1980s Montgomery was not only mine but also Mayor Folmar’s city, with an implied “no questions asked” attitude. The ongoing shift to the city’s east, which began in the 1970s, continued. That white flight then enhanced the need for majority/minority busing of kids across the city to ensure public schools were “diverse” and “equitable” because neighborhoods still weren’t. Without school uniforms, clothes and school supplies indicated status; there was no way of hiding from it. And while there may have been diversity in our schools, it was rarely in our neighborhoods and never at our churches. 

I know now about the missed opportunities for learning in the places where movements happened, right here, within minutes of my home. The collective “we” now says that my past freedom to roam no longer exists, but as an adult, I know it existed in large part for me because of my skin and nature of my city.  There were school-condoned spankings by teachers and administrators to which my adult self draws similarities to the “law and order” ideal growing stronger and to the systematic injustices in politics and the criminal justice system.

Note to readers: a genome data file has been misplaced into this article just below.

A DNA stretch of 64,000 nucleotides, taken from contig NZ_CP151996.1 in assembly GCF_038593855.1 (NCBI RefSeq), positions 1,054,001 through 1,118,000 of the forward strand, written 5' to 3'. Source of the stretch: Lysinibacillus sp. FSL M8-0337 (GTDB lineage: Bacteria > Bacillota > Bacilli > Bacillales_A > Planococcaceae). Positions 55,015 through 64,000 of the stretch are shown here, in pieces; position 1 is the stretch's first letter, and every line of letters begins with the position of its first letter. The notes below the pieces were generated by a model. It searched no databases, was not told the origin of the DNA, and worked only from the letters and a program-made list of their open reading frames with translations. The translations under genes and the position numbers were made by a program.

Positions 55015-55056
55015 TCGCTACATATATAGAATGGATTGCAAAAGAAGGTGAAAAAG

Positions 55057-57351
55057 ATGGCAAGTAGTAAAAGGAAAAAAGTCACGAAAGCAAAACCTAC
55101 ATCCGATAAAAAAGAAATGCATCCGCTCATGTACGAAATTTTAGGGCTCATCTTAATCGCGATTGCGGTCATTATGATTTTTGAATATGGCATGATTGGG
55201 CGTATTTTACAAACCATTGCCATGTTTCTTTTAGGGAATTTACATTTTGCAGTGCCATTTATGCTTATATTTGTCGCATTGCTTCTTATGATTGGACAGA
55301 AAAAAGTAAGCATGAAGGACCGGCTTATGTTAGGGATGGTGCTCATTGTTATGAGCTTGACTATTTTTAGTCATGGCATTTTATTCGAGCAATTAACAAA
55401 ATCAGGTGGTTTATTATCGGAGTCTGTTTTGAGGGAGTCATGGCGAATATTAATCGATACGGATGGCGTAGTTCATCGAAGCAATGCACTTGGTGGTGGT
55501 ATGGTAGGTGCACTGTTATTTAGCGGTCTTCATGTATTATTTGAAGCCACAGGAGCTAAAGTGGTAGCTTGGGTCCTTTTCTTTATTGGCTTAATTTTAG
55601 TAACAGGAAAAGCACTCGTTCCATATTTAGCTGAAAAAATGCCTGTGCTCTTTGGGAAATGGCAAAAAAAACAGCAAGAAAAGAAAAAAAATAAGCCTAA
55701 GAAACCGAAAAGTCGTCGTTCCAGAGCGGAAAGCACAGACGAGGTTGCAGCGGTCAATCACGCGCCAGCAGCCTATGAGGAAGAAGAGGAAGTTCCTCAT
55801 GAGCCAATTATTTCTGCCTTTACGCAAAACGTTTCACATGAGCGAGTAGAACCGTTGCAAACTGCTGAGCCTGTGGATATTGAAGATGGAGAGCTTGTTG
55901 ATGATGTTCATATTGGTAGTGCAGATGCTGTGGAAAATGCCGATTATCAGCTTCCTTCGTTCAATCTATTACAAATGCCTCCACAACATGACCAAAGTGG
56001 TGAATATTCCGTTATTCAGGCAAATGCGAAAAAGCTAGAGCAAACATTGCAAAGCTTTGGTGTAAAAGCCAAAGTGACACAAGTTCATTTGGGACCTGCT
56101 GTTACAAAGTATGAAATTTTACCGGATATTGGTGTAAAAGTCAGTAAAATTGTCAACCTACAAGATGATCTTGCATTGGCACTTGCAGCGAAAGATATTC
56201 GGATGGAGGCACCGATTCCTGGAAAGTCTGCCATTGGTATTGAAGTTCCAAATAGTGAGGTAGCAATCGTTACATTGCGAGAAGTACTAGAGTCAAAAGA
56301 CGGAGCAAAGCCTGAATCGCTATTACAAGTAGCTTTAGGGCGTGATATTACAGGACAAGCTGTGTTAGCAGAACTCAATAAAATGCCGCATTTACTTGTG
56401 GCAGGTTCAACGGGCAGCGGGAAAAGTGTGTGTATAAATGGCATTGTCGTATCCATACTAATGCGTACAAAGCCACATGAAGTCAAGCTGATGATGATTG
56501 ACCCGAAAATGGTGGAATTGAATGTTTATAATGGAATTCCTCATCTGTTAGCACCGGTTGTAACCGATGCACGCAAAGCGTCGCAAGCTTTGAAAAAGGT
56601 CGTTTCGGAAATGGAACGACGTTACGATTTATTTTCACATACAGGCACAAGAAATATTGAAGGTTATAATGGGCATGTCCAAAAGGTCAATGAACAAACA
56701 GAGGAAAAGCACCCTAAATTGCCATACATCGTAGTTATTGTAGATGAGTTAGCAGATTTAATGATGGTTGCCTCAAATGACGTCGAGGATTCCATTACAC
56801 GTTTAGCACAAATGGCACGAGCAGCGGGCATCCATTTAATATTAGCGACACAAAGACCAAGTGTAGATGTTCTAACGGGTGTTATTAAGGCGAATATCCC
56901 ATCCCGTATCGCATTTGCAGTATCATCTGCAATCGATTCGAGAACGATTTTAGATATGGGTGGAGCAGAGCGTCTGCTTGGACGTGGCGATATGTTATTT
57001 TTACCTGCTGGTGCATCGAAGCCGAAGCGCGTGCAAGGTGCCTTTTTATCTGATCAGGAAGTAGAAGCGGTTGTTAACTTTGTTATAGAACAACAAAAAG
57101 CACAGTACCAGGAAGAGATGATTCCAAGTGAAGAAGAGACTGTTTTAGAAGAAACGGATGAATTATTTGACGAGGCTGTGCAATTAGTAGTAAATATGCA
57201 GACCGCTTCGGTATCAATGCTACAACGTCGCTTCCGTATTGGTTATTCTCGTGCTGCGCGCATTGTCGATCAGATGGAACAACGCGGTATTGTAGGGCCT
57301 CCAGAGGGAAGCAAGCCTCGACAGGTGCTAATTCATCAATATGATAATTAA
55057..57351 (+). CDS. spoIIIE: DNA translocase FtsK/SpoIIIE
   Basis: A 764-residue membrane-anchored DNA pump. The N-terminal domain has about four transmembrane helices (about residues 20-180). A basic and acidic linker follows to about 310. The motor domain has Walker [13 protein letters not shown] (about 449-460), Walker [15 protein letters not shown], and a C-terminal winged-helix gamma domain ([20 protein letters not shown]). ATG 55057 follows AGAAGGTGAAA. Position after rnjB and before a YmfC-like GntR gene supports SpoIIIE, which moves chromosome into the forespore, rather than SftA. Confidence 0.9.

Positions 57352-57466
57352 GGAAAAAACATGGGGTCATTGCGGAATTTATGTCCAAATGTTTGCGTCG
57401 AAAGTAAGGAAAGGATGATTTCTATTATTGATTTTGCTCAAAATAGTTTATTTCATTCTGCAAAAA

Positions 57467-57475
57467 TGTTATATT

I remember all of this with appreciation and now deeply consider what it was in retrospect.  Today, I am a full-fledged adult in a middle-class neighborhood, married with my own two children. Although my childhood memories still bring me joy, they also contain realizations of just how much wasn’t discussed or disclosed in a place full of misrepresented history. My memories are filtered through a child’s eyes, and those are wonderful. However, my adult eyes see and my adult mind knows what wasn’t clear to the child’s eyes, and why it matters.  This is what it means to grow up: to see wider perspectives, understand the causes and effects, dig deeper into the whys and hows.